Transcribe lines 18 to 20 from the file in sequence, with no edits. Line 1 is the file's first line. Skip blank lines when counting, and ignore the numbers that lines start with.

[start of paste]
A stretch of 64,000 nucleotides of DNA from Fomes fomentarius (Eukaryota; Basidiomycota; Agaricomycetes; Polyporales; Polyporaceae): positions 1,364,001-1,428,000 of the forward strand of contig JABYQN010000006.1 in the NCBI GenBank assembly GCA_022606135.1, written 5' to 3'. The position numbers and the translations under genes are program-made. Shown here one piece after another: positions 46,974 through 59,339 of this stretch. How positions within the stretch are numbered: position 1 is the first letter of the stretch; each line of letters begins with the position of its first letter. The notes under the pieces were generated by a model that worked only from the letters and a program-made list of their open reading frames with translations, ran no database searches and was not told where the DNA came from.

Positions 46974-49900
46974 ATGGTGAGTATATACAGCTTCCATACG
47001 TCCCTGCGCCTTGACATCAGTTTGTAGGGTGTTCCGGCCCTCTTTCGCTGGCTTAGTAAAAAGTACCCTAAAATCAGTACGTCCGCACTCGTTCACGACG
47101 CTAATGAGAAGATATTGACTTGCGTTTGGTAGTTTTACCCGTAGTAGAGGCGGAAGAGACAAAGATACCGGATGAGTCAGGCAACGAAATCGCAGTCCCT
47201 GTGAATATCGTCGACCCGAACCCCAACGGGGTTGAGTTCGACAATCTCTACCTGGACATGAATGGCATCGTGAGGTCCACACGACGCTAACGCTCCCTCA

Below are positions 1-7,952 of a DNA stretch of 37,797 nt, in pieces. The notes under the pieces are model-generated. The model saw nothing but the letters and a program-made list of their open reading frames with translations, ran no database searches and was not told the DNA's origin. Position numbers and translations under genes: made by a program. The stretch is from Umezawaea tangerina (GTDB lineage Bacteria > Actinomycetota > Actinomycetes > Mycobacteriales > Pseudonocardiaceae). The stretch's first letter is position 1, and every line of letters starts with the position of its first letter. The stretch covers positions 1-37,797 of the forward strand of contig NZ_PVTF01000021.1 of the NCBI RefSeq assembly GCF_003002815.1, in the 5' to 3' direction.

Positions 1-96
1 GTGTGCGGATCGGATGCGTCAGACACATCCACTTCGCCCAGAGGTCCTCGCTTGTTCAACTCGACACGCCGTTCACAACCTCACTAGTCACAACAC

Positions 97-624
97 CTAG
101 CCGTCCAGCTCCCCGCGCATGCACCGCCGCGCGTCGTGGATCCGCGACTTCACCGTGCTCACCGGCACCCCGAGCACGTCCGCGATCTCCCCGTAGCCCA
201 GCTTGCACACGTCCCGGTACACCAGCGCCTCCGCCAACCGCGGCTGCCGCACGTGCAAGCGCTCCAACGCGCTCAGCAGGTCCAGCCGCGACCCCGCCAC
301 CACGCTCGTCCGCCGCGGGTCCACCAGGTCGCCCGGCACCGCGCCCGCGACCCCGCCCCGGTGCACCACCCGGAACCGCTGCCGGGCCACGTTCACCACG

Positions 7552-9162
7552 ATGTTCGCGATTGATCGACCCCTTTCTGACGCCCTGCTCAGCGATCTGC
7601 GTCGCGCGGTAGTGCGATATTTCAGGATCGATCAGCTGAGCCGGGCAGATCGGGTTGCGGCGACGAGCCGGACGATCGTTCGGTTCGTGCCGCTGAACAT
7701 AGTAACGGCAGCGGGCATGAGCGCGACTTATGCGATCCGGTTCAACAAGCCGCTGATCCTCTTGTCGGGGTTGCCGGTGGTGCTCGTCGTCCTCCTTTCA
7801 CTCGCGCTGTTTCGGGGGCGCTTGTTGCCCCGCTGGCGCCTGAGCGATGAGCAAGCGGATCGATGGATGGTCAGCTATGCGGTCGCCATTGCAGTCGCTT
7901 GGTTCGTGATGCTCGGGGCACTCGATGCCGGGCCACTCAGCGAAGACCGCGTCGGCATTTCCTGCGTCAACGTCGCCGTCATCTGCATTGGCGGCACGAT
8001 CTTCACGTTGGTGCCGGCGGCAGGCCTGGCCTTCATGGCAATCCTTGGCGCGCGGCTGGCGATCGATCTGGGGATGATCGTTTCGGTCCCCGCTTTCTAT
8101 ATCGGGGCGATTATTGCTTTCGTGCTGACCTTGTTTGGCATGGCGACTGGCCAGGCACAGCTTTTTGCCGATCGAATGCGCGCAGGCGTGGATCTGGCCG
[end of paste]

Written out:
7701 AGTAACGGCAGCGGGCATGAGCGCGACTTATGCGATCCGGTTCAACAAGCCGCTGATCCTCTTGTCGGGGTTGCCGGTGGTGCTCGTCGTCCTCCTTTCA
7801 CTCGCGCTGTTTCGGGGGCGCTTGTTGCCCCGCTGGCGCCTGAGCGATGAGCAAGCGGATCGATGGATGGTCAGCTATGCGGTCGCCATTGCAGTCGCTT
7901 GGTTCGTGATGCTCGGGGCACTCGATGCCGGGCCACTCAGCGAAGACCGCGTCGGCATTTCCTGCGTCAACGTCGCCGTCATCTGCATTGGCGGCACGAT